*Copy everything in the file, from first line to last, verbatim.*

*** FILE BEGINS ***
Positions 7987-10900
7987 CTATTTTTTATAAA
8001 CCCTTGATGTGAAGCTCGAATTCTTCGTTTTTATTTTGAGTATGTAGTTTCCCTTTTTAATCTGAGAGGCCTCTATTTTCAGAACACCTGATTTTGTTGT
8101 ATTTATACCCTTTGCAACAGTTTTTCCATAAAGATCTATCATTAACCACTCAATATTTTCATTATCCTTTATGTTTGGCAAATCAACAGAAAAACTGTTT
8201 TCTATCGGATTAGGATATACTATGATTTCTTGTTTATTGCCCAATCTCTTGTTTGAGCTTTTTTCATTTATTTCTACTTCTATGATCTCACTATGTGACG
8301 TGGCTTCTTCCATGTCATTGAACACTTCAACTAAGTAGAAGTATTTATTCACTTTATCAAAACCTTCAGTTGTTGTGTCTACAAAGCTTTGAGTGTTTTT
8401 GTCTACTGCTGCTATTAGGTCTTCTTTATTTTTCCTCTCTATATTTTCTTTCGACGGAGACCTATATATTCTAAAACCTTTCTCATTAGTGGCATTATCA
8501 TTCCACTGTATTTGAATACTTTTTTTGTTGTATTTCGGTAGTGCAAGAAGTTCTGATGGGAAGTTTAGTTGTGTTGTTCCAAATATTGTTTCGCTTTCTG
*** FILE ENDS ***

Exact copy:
Positions 7987-10900
7987 CTATTTTTTATAAA
8001 CCCTTGATGTGAAGCTCGAATTCTTCGTTTTTATTTTGAGTATGTAGTTTCCCTTTTTAATCTGAGAGGCCTCTATTTTCAGAACACCTGATTTTGTTGT
8101 ATTTATACCCTTTGCAACAGTTTTTCCATAAAGATCTATCATTAACCACTCAATATTTTCATTATCCTTTATGTTTGGCAAATCAACAGAAAAACTGTTT
8201 TCTATCGGATTAGGATATACTATGATTTCTTGTTTATTGCCCAATCTCTTGTTTGAGCTTTTTTCATTTATTTCTACTTCTATGATCTCACTATGTGACG
8301 TGGCTTCTTCCATGTCATTGAACACTTCAACTAAGTAGAAGTATTTATTCACTTTATCAAAACCTTCAGTTGTTGTGTCTACAAAGCTTTGAGTGTTTTT
8401 GTCTACTGCTGCTATTAGGTCTTCTTTATTTTTCCTCTCTATATTTTCTTTCGACGGAGACCTATATATTCTAAAACCTTTCTCATTAGTGGCATTATCA
8501 TTCCACTGTATTTGAATACTTTTTTTGTTGTATTTCGGTAGTGCAAGAAGTTCTGATGGGAAGTTTAGTTGTGTTGTTCCAAATATTGTTTCGCTTTCTG